Dear Abby: Last year, our family went through the most traumatic experience of our lives: We left the church we'd been attending for more than a decade.
I always suspected our church was a little "unusual," but because I saw what appeared to be positive changes in people's lives, I kept telling myself we couldn't possibly be involved in a "cult."
My family and I were led to believe we were members of a "special" group — that we had a "different" calling than other churches, which was why we had to work harder and sacrifice more than the average Christian. We were ordered to terminate any activity or relationship that pulled us away from our church obligations or planted seeds of doubt in our minds.
Finally, things got so weird my husband and I could ignore it no longer. We informed the pastor we would not be coming back. He said if we did, we would become "shipwrecked" — doomed to divorce and our kids would not serve God when they grew up. Then two church leaders called to beg us not to "leave the fold."
By the grace of God, we escaped. I suffered nightmares, depression and total mistrust of any other church for a long time after that. We, who were once part of the trusted few, the "elite inner circle," were now the enemy. We lost all our friends. We had known some of them more than 10 years. Although they claimed to love us, they were forced to cut us off — the same thing we had done to those who had left before us.
Please print my letter as a wake-up call to let people know that scare tactics, manipulation and mind control techniques are very much alive. They are not just reserved for "cults," but are used by some churches. It's called "spiritual abuse," and it's as real as any other form of abuse. Books on the subject can be found at local bookstores and public libraries.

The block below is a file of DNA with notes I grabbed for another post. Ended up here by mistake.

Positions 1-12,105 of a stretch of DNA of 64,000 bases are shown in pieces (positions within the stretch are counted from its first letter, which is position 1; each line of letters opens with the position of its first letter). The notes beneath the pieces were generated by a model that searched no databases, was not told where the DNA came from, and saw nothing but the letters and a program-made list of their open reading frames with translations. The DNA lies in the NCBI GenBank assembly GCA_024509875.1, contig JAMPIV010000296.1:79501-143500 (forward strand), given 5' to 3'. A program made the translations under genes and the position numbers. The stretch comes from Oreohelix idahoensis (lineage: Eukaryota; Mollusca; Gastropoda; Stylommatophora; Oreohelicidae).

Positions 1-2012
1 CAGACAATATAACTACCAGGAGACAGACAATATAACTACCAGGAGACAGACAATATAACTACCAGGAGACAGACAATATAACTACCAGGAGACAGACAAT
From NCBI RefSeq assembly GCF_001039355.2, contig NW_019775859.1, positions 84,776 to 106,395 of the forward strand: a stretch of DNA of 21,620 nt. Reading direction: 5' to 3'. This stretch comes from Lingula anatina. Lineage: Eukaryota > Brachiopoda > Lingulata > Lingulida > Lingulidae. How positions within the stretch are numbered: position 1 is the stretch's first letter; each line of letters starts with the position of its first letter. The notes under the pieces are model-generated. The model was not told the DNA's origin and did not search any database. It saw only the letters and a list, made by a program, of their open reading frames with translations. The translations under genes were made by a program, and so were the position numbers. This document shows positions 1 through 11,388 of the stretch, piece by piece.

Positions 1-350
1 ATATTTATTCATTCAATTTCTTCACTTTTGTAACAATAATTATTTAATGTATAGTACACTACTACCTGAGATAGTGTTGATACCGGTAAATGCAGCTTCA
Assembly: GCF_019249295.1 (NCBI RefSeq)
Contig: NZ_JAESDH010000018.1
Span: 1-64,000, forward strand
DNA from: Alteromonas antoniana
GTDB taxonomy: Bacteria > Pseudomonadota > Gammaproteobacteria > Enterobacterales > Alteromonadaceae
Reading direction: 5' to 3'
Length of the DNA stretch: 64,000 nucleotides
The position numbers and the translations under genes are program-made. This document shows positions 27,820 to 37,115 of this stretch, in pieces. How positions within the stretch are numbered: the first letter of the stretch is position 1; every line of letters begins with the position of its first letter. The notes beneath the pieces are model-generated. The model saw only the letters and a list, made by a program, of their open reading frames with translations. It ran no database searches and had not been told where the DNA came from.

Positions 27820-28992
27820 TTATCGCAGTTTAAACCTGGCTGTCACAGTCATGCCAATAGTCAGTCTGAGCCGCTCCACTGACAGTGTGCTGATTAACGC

Thankfully, we now belong to a church that does not control our lives, does not shame us when we ask questions, does not resort to belittling and name-calling and does not blame us for their failures. Instead, our church serves as a positive symbol and source of strength.
If people have doubts about an organization or church to which they belong, they should check it out. If it's a legitimate organization, it will stand up to scrutiny. Please, Abby, urge your readers not to ignore their conscience or bury their feelings. If someone feels something is wrong, there's a good chance it is. Sign me . . . Free at Last
Dear Free: You are 100 percent right in saying that if something feels uncomfortable, it's time to examine it more closely and do something about it. It's not a sin; it's healthy, mature behavior. Anything that requires all your time and money is depriving you of a balanced life.
Dear Abby: I know the world reads your column. I'd be so grateful if you would print my letter.
Why is it that when a person becomes a senior citizen, cashiers, hairdressers, everyone starts calling us "Sweetie," "Hon," "Honey," "Sweetheart" — one even called me "Kitten"! It really upsets me and other seniors.
Is this something that comes with age, and is there something I could say to them? — Ohio Granny
Dear Granny: The names are intended as terms of endearment. They are far nicer than some of the names people are being called today. However, since you find the designations demeaning, inform these well-meaning people that you prefer to be addressed by your name only.
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